COMING INTO CARE
Teens remember their first days in care
Without my family
I remember it was about 9 oíclock and there was a knock at the door.
I was happy because I thought it was my mother. But it was the cops. I was so scared because I didnít know what was about to happen or what was going on. There were four cops and three white ladies and they were there to take everyone under the age of 18. I was nowhere near 18 so I knew I was f--ked. I knew I was never going to be able to return to that house again. My whole body shut down. All I could think about was how I was never going to see my brothers, and I started to cry.
Out of nowhere my mother busted through the door
talking about, ďWhy are you people here?"
The cop just said, ďDonít say anything, mama. Weíre just here to take the little ones. You can take it up with your lawyer.Ē
At that point I knew that these people were taking me and my brothers and sisters to a place where we were not going to be able to get away.
It didnít last
The cops dropped us off at this big building. We stayed at that building for one or two weeks, but it felt like forever. When they finally took us out it was a Wednesday and it was dark outside. They were taking us to my auntís house. Her name is Flor and her house was the best house that they could bring us to because I loved and respected her more than anybody else. She was the only one there for me when I really needed someone to cry on and to talk to.
When I was living with my aunt, I had everything. But that didnít last long.
My life was over
After three months my sister started acting up. One day she took it upon herself to put her hands on one of my little brothers and my aunt had to put her in a resting position just so she could chill. But my sister and my mother blew it out of proportion and made these damned white people come and take us out of my auntís house and just separate us. Thatís when I knew my life was over, starting that day.
When they came to get us I was so scared that my cousin Nelly came and grabbed me up and took me into the projects across the street so they could not take me. But as soon as I looked down the block I saw three men carrying my little brothers and their things away.
My heart grew a pain that no one ever felt before. I dropped down to my knees and started crying. I could not believe it, and I couldnít believe that it was happening all over again. I knew that I wasnít gonna be able to handle the system without my family.
Someone else's home
It happened so fast, with no warning. It came and hit me just like that. My first day in foster care, I was so confused, so lost, I didnít even know what was going on. I only caught a glimpse of my grandmotherís downhearted look as we were leaving. I cried as I stood there, dying inside, no knowledge of what lay before me, what my future would be like. All that was happening around me was drowned away by my tears.
Into the unknown
I was put into a car with my brother and sister, all of our things packed in blue garbage bags. We were taken to a recreation center-type place. It was a nice place, but it sure as hell didnít make up for the fact that Iíd just been taken from my family. After spending the night there, we were again put into a car and driven to an unknown location. My sister was dropped off first. Then we stopped and my brother and I got out of the car.
We were in front of a building that loomed over me like a skyscraper. We went inside and up the stairs, my heart beating like a conga drum. When my social worker knocked at one of the doors, I stepped back.
A new routine
We were greeted and invited in, into a home I was not familiar with, with people I had never seen before in my life. I was frightened out of my mind. I didnít understand why I had to be here, in this apartment, with these people I did not know. That night I couldnít sleep. I stayed up most of the night crying and wishing I was with my family again. I reflected on memories that seemed so distant, so long ago.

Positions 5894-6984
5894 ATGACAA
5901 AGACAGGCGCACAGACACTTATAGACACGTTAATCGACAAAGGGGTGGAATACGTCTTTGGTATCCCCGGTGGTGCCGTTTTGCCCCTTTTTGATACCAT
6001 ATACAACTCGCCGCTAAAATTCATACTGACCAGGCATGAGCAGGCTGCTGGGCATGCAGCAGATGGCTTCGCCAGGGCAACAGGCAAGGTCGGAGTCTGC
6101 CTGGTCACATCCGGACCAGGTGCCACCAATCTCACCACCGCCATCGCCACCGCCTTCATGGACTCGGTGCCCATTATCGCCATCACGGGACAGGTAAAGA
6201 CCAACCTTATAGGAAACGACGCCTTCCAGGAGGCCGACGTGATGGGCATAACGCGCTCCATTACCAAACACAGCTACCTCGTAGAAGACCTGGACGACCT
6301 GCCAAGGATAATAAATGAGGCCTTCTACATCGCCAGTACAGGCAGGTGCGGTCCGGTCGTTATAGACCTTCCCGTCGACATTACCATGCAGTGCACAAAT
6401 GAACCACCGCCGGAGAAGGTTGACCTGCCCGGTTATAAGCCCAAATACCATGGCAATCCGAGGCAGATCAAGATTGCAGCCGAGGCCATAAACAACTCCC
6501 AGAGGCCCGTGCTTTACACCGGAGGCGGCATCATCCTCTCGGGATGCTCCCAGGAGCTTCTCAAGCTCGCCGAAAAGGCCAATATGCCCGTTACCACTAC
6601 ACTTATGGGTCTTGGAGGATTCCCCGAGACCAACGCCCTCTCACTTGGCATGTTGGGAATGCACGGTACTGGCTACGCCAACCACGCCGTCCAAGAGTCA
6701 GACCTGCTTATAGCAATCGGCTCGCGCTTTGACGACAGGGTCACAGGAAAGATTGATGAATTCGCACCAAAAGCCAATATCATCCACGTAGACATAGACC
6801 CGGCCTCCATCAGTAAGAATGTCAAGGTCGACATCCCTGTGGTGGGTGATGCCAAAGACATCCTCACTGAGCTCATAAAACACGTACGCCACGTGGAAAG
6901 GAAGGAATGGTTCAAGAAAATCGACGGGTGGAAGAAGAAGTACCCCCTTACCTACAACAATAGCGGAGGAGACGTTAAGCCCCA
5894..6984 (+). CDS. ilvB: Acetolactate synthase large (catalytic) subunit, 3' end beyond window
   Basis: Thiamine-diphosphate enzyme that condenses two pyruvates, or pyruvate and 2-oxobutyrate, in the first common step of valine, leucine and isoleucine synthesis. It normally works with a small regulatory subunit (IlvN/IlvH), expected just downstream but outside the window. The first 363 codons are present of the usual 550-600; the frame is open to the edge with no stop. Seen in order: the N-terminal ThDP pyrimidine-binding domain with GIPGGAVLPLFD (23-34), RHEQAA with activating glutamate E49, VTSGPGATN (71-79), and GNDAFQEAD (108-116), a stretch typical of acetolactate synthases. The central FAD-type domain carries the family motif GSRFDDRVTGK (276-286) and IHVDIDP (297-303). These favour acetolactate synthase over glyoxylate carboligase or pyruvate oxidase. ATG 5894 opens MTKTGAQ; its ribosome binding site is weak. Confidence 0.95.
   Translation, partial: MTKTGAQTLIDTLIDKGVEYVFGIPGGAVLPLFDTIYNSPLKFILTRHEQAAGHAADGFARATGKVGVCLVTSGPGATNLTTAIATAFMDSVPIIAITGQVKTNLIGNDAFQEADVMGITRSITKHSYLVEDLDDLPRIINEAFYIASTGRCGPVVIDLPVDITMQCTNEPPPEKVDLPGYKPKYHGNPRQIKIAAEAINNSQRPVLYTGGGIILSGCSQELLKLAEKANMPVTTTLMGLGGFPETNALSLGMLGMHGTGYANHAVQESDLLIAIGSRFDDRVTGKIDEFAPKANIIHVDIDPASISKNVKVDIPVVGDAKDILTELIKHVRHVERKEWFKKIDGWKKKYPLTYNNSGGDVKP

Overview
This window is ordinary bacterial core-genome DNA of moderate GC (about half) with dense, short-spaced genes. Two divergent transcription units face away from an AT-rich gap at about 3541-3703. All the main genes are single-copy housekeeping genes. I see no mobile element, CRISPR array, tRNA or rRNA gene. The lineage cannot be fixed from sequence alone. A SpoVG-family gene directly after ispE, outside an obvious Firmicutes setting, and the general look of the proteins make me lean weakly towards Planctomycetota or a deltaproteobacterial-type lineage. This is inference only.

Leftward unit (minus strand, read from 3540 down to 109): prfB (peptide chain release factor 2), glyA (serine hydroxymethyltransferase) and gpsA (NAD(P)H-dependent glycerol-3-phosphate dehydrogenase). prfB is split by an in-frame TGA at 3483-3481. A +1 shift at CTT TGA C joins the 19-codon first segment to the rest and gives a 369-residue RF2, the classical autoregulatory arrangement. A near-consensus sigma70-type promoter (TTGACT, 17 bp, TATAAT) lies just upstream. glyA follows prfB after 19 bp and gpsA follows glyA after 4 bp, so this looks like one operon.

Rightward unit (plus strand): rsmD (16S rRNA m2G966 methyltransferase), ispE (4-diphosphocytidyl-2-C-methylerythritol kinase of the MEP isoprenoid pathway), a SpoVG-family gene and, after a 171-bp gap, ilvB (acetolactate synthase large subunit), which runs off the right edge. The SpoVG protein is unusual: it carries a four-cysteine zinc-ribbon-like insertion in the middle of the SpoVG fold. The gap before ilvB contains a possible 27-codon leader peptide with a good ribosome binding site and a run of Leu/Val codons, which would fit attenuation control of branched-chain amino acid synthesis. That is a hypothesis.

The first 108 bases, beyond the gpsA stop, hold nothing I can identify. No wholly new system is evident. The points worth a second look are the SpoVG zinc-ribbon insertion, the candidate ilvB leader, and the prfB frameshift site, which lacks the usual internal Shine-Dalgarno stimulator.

The next morning was the beginning of an undying routine. I would get home, go to the room and stay there. The only time Iíd leave was when my foster mother called me out to eat dinner. She had two other children and we all sat at the dinner table. We all just sat there, silent, rushing to finish so that we could go back to our pre-dinner activities. I always had this lingering feeling of isolation, like I didnít belong with this family.
Eventually I moved on to other homes, where those
feelings all came back. All the fear and isolation were more or less the
same in every place. The truth is, you never really get used to being in
someone elseís home, no matter how many homes youíve been to. It takes a
great foster parent and a welcoming home to make you feel like you
Who am I now?
Another torturous day in hell. A few weeks had passed since my dadís release from jail and my familyís eviction from our home, and nothing had improved. My 10 brothers and sisters and I were still crashing out with my dad at his girlfriendís tiny apartment, along with her two children. We were not attending school, barely eating, sleeping on hard floors and working like slaves in her house. We cooked, we cleaned and we took care of her baby.
After about a month, my dad decided to opt out. He said he couldnít take care of us anymore, not that he ever really did. He said we had the option of either going into a shelter together or being split up amongst the family. We chose the shelter, but he chose the split, so off we went to live with different family members. I, along with one of my sisters and three of my brothers, went to live with our uncle, who we barely knew.
I didnít really feel the pain and anger of the separation until about a week in. I missed my other brothers and sisters and was tired of this foreign home, where I didnít feel much like family. I even began to miss those annoying days in a crowded house with no privacy.
Then one day my uncle, a man of lectures who was big on family meetings, sat us all down in the basement with his own children for a discussion. Thatís when he told us we were becoming his foster children.
It all changed that very second. My cousins started calling me their sister (sometimes with Ďfosterí in front of it). My aunt and uncle started calling me their daughter and setting rules down for me to follow. Rules. Iíd never once encountered them with my own mother or father. The way of the house stayed the same, but in my mind the whole dynamic changed.
I was now a foster child. The term was loaded with
meaning and unleashed so many different feelings in me. For the rest of
my life, I thought Iíd have to deal with people looking down on or
pitying us as the family no one really cared about. Iíd have to deny and